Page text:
KPBS AIRDATE: June 25, 1997
MUSIC up: “Ragtime”
It was a new century, a new America. And a new kind of music was marking the beat. Rhythmic. Insistent. Syncopated. The people called it Ragtime.
In 1975, E.L. Doctorow published the brilliant novel that interwove the stories of three families: privileged whites, disadvantaged blacks, and immigrant Jews. Their fictional lives were magically entwined with real people of the time: Henry Ford, J.P. Morgan, Booker T. Washington, Harry Houdini, Emma Goldman. It was the story of America, of finding the American Dream. Of poverty and wealth, of melting pots and prejudice. It was our story.
Ten million dollars later, it’s our musical story — a big, sweeping, powerful, moving show now in Los Angeles, and on its way to a January opening on Broadway. So we get an early jump at a surefire Tony-winner. A musical that touches on our history and touches our hearts. But this isn’t only about our past; as we approach the next century, there’s no clear abatement in our economic stratification, racial conflicts and immigration issues. Ninety years later and little has changed. “Ragtime” is so close you can feel it.
And you feel for the characters: the starchy, white bread Father, Mother and their family in New Rochelle; the poor but ambitious Tateh and his silent, wide-eyed daughter; and the smiling, swaggering Coalhouse Walker, Jr., with his seductive piano-playing and his beloved Sarah.
From the first moments, the first bars of music, you get the sense of something significant going on up there, something portentous and important. Okay, it’s only a musical. But it’s one you oughta see.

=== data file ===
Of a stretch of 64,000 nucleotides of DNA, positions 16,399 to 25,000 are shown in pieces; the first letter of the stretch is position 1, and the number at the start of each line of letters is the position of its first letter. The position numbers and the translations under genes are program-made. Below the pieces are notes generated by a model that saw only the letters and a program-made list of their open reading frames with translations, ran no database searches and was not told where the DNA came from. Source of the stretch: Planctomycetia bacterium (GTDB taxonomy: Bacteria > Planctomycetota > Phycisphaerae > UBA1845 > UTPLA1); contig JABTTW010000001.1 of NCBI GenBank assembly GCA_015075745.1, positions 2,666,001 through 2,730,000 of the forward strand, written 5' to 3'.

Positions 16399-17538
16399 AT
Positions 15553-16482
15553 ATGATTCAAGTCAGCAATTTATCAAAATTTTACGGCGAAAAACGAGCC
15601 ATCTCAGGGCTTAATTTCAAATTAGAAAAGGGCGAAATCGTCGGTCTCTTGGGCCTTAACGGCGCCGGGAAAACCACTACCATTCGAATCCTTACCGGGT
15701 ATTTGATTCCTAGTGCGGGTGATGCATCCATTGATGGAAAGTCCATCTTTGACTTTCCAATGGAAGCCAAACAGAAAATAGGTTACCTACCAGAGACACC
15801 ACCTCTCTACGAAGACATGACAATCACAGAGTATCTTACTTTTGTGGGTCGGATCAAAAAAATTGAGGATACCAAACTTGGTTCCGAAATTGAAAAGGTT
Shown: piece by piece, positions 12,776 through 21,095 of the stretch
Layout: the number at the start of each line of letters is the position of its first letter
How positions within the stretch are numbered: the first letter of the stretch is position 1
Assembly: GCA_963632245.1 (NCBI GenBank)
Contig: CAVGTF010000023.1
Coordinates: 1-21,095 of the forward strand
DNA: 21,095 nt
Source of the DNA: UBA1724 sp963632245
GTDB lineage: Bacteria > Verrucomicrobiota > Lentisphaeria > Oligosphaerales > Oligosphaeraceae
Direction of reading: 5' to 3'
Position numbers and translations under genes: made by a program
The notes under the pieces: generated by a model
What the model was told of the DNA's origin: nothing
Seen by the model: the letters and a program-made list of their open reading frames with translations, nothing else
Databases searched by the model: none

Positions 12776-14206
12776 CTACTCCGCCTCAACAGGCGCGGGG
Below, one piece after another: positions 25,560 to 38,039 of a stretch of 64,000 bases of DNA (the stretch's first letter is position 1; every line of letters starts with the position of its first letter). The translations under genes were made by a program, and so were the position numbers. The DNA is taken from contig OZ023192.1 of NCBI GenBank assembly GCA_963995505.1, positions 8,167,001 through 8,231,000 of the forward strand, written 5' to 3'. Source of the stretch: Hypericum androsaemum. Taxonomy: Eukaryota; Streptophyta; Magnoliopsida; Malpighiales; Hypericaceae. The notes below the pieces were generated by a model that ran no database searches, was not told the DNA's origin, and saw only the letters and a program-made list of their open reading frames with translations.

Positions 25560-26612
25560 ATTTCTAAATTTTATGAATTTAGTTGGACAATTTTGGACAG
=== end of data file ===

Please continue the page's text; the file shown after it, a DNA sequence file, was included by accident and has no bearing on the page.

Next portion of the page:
It’s three hours long, it sags a little in both acts, and not every song is a winner, but every performance is, in a cast of 59 — one of the largest in theater history. The singing and dancing are wonderful, as are the orchestrations. The book, by playwright Terrence McNally, is pretty true to the original, which isn’t easy, given the lust intricacy of the novel. The music and lyrics, by Stephen Flaherty and Lynn Ahrens, are catchy, clever and emotionally engaging. Frank Galati’s direction, coupled with Graciela Daniele’s staging, is spectacular.
The big budget is used to great effect. But the show isn’t overdone; it’s understated. Constantly moving, like the century, and the country. It’s quite beautiful, with its evocative costumes, 18 inventive settings, in smooth, seamless transitions, gorgeously lit. It has touching anthems and ballads, rhythmic gospel, blues and rags, and political -isms to beat the band: unionism, feminism and brash, kaleidoscopic patriotism.
At the center of all that is America — hope and pain, passion and sorrow, achievement and destruction — is Coalhouse, stunningly and charismatically played by Brian Stokes Mitchell. His bearing, his smile, his moves, his voice: This is an unforgettable character, a bright, talented, educated black man who dares to have big dreams for himself and Sarah and their little son.
MUSIC: “The Wheels of a Dream”
But America has some surprises for Coalhouse — and for his audience. As Mother puts it, ‘We never know when our feelings will creep up on us and go ‘Boo’ and startle us, do we?’ No, we really don’t. Bring tissues, just in case.
MUSIC , under and out: “Ragtime”
I’m Pat Launer, KPBS radio.
©1997 Patté Productions Inc.